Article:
Our social science research efforts have contributed to a holistic understanding of the human, cultural and socio-political relationships that affect manoomin/psiη. Through two years of collaboration, the social science team designed and conducted:
1. A study of interactions between Minnesota State-permitted harvesters and manoomin. In 2019 we mailed 1300 self-administered questionnaires to permit-holders and received 672 responses for a final response rate of 53%. Data were analyzed and findings shared with partners to better understand harvesting practices, meanings to harvesters, and attitudes toward management practices. For example, 80% of respondents believe wild rice needs better protection and 87% support enforcing existing water quality regulations to protect wild rice. We are in discussions with partners about extending the harvester study to include native harvesters.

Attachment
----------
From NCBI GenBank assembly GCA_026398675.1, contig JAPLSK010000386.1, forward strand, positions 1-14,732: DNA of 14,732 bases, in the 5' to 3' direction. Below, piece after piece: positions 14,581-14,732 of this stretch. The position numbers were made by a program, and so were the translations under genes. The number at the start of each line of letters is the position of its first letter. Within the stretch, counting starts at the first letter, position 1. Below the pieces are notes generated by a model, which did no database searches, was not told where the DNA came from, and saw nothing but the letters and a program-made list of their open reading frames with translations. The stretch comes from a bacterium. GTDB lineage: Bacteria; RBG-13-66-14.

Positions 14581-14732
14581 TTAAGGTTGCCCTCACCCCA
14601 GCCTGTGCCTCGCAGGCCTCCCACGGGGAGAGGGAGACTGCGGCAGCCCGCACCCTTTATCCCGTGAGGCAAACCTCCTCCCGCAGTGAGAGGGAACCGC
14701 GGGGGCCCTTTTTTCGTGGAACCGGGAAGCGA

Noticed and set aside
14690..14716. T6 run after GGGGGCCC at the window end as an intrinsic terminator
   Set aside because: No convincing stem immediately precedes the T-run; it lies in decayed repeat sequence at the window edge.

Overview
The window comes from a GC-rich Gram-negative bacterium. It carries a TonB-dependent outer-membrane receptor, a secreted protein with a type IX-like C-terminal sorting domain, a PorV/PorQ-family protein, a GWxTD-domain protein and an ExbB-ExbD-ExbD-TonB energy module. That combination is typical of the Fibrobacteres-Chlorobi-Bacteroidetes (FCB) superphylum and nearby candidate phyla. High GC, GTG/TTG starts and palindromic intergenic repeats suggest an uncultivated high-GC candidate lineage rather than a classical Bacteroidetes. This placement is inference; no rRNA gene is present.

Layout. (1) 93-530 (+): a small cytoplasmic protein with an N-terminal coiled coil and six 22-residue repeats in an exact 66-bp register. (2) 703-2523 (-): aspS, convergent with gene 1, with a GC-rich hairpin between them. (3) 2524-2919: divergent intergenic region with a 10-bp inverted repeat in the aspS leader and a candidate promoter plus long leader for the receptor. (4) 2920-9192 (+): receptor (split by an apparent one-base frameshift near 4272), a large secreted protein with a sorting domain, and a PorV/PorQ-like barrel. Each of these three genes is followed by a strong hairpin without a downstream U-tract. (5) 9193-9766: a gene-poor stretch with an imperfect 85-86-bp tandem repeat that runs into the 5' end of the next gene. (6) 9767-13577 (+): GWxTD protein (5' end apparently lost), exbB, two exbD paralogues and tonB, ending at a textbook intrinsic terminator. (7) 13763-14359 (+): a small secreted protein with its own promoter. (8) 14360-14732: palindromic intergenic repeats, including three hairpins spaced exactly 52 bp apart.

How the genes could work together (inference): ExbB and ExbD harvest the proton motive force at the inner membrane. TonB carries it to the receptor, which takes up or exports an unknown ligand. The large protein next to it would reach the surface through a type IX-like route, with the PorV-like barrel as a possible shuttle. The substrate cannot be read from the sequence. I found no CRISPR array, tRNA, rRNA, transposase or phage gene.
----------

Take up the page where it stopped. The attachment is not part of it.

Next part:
2. A study of tribal and State perspectives on consultation around the sulfate standard rule-making process. A draft summary report has been developed. The team conducted 7 interviews with 8 participants representing 4 tribes and 3 state agencies to explore perspectives on consultation. Data were analyzed using grounded theory procedures and preliminary findings have been shared with partners. We have also been asked to conduct more consultation research with tribes and state agencies in present-day Wisconsin.